"If you're healthy enough, young enough and financially strong, there's very little reason to sell," said Steve Girgenti, chairman-CEO.

Through Healthworld, a global operating unit it formed, Girgenti has offices in 17 countries. It handles such American Home Products Corp. DTC brands as menopausal treatment Premarin, depression drug Effexor and the coming ad campaign for anti-obesity treatment Redux, expected to be the next DTC ad blockbuster.

"A lot of pharmaceutical companies feel DTC programs should be held by large consumer agencies, and we had to go head-to-head with one client's No. 1 consumer shop," Mr. Girgenti said, referring to 3M and Bozell for an angina product, Minitran. Girgenti kept the business.

Mr. Girgenti said: "The nuances in DTC are such that a consumer shop is at a disadvantage when it comes to understanding clinical data and 'fair balance,'*" an FDA mandate that ads balance products' positive and negative attributes.

But he acknowledged concern that DTC ads from healthcare agencies frequently have ineffective or confusing creative, due to regulatory constraints or inexperience at addressing consumers.

"A lot of it is mediocre at best-they're cluttered, very factual and not very appealing," Mr. Girgenti said. "We're very critical of our peers, even appalled at times."

Mr. Lom attributed the quality of ads to the fact that "it's harder to attract creative talent to med ad agencies than it is attracting business talent to a consumer agency."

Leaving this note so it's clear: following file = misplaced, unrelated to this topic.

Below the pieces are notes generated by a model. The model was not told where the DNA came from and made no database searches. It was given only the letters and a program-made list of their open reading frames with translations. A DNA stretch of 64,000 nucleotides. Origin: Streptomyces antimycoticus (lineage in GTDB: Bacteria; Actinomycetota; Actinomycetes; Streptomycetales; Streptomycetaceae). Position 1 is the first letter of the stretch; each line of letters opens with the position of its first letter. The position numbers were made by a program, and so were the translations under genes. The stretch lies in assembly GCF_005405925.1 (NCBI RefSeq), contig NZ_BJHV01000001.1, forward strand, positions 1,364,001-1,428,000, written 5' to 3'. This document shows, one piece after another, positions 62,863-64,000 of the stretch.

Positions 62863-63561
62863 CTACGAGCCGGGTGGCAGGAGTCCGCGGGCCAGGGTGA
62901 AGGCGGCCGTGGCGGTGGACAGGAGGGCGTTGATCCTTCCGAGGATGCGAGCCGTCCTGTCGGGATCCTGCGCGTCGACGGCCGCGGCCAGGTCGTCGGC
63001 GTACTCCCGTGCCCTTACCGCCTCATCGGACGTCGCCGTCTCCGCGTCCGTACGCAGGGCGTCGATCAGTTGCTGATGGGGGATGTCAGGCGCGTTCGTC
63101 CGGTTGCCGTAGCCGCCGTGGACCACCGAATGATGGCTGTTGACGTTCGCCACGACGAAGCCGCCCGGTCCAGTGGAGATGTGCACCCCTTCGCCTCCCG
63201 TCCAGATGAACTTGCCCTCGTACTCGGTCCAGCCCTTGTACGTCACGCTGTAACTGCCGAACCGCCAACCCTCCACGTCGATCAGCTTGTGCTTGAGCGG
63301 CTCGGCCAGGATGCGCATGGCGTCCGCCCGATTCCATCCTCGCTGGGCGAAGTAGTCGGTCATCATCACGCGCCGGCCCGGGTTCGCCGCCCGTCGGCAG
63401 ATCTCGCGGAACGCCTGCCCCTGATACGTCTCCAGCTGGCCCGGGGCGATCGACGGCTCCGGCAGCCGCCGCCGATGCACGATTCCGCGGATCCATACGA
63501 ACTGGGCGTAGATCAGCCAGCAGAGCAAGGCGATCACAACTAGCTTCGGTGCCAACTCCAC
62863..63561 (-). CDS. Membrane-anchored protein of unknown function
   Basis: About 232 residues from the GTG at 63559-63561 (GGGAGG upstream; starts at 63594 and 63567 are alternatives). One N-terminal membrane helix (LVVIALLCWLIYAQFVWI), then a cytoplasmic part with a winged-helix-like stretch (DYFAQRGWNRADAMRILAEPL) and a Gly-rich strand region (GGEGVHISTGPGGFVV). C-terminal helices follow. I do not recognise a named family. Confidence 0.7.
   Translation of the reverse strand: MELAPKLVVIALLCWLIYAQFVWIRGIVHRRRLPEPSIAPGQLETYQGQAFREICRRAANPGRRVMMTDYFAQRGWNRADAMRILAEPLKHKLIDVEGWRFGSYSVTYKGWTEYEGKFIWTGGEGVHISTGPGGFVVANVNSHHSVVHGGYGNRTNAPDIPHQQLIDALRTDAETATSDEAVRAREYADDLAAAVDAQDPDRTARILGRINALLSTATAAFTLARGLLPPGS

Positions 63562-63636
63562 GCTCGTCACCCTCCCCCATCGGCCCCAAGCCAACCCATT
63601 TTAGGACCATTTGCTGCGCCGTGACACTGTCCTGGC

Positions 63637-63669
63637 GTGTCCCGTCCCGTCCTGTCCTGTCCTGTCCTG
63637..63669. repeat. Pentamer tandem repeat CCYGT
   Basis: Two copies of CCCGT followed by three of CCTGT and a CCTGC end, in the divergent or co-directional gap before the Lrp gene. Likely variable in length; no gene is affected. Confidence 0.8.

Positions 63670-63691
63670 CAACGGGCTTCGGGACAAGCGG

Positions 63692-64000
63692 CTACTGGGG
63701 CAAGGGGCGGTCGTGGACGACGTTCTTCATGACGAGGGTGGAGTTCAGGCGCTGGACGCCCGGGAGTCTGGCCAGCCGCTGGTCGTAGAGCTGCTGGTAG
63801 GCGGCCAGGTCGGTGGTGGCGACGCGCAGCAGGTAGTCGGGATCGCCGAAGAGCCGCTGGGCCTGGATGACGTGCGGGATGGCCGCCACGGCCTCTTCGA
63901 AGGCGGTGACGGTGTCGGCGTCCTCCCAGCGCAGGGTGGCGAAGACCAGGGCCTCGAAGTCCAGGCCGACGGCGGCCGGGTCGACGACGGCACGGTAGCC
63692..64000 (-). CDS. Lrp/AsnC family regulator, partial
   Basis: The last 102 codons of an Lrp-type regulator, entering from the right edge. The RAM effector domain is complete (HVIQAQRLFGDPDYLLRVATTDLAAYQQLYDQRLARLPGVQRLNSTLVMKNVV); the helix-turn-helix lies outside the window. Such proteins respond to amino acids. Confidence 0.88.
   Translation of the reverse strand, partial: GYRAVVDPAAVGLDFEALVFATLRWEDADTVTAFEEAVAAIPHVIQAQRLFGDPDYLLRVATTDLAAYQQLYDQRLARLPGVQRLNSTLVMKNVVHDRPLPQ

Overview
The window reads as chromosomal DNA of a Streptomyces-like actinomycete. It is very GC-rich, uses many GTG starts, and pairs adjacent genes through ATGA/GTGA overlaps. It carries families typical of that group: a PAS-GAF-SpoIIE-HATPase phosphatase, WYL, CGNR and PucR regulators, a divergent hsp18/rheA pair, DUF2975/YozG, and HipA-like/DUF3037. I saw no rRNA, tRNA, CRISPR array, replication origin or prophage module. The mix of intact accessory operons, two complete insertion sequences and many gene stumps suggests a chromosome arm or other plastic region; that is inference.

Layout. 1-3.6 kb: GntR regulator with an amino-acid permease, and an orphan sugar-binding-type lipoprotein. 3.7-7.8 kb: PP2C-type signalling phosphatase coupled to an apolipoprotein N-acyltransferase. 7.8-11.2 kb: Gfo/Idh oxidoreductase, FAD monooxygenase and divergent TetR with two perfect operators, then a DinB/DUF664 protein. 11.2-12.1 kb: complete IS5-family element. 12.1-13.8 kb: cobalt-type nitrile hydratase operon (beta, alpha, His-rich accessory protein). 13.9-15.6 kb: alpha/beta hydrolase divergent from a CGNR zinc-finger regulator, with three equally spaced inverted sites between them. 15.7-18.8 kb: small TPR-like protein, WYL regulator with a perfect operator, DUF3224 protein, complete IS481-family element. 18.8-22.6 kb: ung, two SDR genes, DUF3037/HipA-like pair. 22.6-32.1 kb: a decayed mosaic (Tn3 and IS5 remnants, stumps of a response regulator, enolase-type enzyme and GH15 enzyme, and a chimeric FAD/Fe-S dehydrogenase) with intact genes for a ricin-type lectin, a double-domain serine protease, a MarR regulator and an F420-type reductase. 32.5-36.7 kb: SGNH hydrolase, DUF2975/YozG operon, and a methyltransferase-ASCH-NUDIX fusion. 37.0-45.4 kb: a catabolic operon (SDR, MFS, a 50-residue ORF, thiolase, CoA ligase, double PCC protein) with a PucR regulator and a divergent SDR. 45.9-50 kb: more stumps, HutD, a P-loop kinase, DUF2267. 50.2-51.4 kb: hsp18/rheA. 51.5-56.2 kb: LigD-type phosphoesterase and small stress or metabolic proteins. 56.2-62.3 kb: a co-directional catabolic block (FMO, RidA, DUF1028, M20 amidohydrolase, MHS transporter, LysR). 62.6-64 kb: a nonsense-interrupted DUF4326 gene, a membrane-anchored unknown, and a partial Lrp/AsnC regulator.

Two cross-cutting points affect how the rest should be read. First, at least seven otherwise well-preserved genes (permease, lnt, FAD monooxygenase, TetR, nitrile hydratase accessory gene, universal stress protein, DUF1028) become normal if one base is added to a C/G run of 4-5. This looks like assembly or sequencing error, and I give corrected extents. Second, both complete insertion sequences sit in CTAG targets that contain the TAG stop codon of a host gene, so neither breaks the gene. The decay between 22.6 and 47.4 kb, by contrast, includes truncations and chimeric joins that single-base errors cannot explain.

Mr. Sokotch said FCB hasn't hired any healthcare agency executives, adding, "The best DTC people take inspiration from many different areas. Their specialty isn't healthcare, it's reaching the consumer."


Consumer experience, media clout and TV proficiency are advantages mainstream agencies are leveraging for business. This will become more crucial as brands such as Rogaine and Claritin shift spending from print into TV.

Mainstream agencies will also have the edge as newly consolidated healthcare providers-such as Columbia/HCA Healthcare Corp., whose $20 million account is handled by the Martin Agency, Richmond, Va.-launch their first national media efforts.

Overall, local and regional hospital ad spending rose 150% for the five years through 1995 to $277.9 million, according to CMR. Health insurance spending ballooned 187% to $358.4 million. Though some med agencies are less focused on healthcare providers, which have traditionally sought mainstream shops, others such as Becker are gearing up to serve them as well.

Drug marketers' desire to create global brands will increase the importance of worldwide capabilities for agencies. Holding companies have affiliated with multiple med- ad agencies-Euro RSCG and Bozell, Jacobs, Kenyon & Eckhardt both have several, while Omnicom has a record six relationships (Cline, Davis & Mann would raise that to seven).

"For the clients we work with, a worldwide banner is very important," said William Gibson, chairman-president-CEO at Sudler & Hennessey, the No. 2 medical ad agency by non-U.S. income and affiliated with Young & Rubicam.


The next marketing step some drug companies may consider is moving beyond mass media vehicles to more focused efforts.

"The big question is what media consumption do people with certain afflictions share?" asked Dave Mulryan, president of Mulryan/Nash, New York. "The HIV-positive market is easy-Poz magazine is revolutionary for reaching that group-but there is no such thing as Oncology Today."

Direct marketing through databases is one growing way to target consumers.

"In the prescription business, the name of the game is to pick up names and maintain the relationship," said Becker's Mr. Flaum.

By offering ailment-specific newsletters or other incentives, drug marketers are increasingly creating their own databases through free product samples given to patients.

The entire field of drug marketing "is so much in its infancy," said CommonHealth's Mr. Maurer. "This all starts with companies who are willing to

Most Popular
In this article: